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  • Writer's pictureReyna Bradford

Walking in Winter 12/31/23

I am not a fair-weather dogwalker. I am hard core. Unless conditions are somehow detrimental to the dogs, nothing weather-related can really keep me home. We’re out in mud, snow, frost, fog, sunshine, cloud cover, and cold. I’ve even been known to strap on a pair of ice cleats and step out on the glassy roads after freezing rain.

I do walk in winter. It’s not always pleasant, but the pros do outweigh the cons.

For one thing, no one else is out. Kids are in school, parents are at work, and retired folks are, well, intelligent enough to recognize a good season to stay indoors. That means the dogs and I have the roads largely to ourselves. There are no other walkers, no yard warriors working on their properties, and interestingly enough, way less traffic passing us than normal.  It isn’t unusual for us to tramp six or seven miles and only meet two or three cars in all that time. I love it. Less stress for me, more safety for the dogs.

For another thing, as much as I might whine and fuss about the cold, most of the time the dogs thrive in it. Long walks in the cold are much easier than even shorter walks in warmer weather. Even Banner, who you would think would activate his couch potato switch in frigid temperatures, bounds out the front gate with no hesitation – at least, provided he has a thick, fleece jacket buckled on.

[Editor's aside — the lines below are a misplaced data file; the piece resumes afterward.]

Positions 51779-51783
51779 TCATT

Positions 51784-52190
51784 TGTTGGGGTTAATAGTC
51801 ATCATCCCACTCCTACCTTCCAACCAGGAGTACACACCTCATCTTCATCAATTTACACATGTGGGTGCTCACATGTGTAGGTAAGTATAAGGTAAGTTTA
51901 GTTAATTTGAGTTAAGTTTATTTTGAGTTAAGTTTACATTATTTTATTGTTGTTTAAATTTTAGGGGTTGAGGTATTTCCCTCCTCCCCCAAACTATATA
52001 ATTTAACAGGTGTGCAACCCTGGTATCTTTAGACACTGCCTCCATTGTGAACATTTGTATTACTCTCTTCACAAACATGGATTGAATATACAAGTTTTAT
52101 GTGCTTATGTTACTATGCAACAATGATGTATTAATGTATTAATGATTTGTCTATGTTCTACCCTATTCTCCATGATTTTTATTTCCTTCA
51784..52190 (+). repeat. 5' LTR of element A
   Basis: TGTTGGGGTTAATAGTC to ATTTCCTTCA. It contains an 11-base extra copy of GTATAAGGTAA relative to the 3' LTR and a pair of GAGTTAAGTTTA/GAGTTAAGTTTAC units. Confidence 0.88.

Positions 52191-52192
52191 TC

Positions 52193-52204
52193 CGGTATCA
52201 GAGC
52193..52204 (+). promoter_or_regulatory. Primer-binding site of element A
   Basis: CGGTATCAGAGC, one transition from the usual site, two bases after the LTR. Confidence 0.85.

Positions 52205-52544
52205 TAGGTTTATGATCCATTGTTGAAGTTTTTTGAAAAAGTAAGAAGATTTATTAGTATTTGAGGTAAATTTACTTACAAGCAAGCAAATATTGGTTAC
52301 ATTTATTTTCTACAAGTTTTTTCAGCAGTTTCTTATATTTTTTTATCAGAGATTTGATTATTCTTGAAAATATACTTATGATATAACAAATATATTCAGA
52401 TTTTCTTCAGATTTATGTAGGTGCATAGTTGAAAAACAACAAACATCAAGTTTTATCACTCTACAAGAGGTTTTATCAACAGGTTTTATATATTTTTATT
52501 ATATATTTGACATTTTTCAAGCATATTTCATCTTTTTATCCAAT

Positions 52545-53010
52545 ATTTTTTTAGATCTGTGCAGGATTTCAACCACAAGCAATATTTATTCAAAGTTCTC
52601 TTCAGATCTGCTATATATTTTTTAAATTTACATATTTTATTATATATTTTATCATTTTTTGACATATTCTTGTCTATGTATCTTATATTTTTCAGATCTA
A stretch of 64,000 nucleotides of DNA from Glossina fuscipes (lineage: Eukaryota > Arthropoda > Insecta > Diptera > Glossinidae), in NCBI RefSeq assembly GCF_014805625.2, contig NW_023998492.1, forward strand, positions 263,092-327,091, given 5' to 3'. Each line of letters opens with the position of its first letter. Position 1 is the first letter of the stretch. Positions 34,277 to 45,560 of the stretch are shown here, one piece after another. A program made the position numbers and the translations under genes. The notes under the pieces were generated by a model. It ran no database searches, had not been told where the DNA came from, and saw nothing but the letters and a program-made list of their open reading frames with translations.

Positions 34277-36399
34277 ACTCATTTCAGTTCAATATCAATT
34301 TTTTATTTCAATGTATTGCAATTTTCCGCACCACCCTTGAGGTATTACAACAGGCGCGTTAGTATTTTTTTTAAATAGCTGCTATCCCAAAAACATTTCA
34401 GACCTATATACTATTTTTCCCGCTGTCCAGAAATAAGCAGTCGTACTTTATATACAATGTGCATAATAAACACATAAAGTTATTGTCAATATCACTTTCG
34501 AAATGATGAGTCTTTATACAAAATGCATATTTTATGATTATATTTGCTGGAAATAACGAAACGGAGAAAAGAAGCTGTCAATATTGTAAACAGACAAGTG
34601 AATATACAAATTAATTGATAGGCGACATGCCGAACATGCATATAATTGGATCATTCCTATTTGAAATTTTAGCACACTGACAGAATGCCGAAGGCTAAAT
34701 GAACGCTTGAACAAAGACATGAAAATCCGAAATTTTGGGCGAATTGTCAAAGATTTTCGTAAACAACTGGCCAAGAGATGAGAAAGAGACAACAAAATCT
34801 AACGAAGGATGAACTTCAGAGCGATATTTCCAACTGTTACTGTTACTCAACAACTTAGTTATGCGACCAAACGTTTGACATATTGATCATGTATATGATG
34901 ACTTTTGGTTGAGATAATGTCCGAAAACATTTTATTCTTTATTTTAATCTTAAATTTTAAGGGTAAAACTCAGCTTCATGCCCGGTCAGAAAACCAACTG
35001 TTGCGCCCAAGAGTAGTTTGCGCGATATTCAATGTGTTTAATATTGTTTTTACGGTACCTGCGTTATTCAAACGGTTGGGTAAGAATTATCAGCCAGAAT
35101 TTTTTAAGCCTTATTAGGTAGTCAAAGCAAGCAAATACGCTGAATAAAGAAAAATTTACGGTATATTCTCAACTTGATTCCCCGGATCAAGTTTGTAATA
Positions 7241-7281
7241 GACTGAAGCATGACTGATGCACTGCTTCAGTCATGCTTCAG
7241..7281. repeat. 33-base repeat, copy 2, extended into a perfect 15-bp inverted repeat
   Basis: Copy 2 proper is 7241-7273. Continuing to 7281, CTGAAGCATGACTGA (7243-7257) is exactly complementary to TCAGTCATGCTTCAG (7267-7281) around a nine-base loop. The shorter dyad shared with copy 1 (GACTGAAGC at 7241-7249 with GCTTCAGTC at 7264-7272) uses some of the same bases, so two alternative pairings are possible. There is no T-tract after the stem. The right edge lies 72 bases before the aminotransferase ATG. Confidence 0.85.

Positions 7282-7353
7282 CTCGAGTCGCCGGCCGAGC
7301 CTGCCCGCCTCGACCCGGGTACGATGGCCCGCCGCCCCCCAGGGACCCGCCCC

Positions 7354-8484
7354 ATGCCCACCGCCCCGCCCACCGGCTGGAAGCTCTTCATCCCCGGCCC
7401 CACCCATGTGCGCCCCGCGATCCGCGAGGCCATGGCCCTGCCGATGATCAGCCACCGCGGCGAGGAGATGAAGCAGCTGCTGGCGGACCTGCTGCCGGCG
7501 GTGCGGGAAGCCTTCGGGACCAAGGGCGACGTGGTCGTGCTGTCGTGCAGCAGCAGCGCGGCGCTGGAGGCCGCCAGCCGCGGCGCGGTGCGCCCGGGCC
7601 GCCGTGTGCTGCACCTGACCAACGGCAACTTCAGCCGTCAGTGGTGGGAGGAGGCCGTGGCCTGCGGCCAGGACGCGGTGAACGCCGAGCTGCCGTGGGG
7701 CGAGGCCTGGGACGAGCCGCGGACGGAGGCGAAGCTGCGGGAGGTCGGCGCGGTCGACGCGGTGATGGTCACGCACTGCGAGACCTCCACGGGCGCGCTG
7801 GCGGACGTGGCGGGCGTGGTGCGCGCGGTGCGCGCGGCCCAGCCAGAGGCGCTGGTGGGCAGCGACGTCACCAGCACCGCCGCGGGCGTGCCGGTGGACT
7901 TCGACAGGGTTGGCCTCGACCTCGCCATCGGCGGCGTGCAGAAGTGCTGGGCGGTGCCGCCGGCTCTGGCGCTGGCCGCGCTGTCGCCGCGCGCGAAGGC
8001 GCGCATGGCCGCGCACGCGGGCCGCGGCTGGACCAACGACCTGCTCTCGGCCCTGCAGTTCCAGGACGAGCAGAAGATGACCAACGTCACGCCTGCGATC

The dogs run harder and faster in nippy weather, and of course, that means they come home more tired and more satisfied.

If I had to choose, fall would probably be my favorite season to walk. But, as hard as it might be to admit, I’d say winter is a close second.

So, the pack and I head out this morning for the last walk of the year. It’s a long one this time. We log about seven miles roundtrip. The dogs are wound up and wild, racing and rocketing far out into the brush and fields. Even Meg, who is now almost fourteen and weak on her right side thanks to a stroke back in May, gallops like a racehorse. Banner, in full whippet glory, tears through the fields like power and poetry personified. I can’t see him run, but I can feel it. The drumming of their hard, steely feet on the hard, frozen roads, and the sharp tinkling and jangling of their bells is, for a few moments,  the only sound in the wide world.

Then I remember my own slow, heavy feet, clomping and crunching over the gravel. A lonely plane traces overhead, its engines a frosty and distant roar. A crow hacks and caws out in the barren woods.

As slow and clomping as I may be, I think how lucky I am to be here, keeping this company on the last day of the entire year. And as we turn around and head for home, I think about all the things that I’m glad I’m leaving behind, and of all the things I hope I’m walking into.

The dogs pelt past me, leaving me in winter dust. Even little Cinder is a bolting blur of speed and energy and joy. Running hard. Walking strong. Ready for more in 2024.

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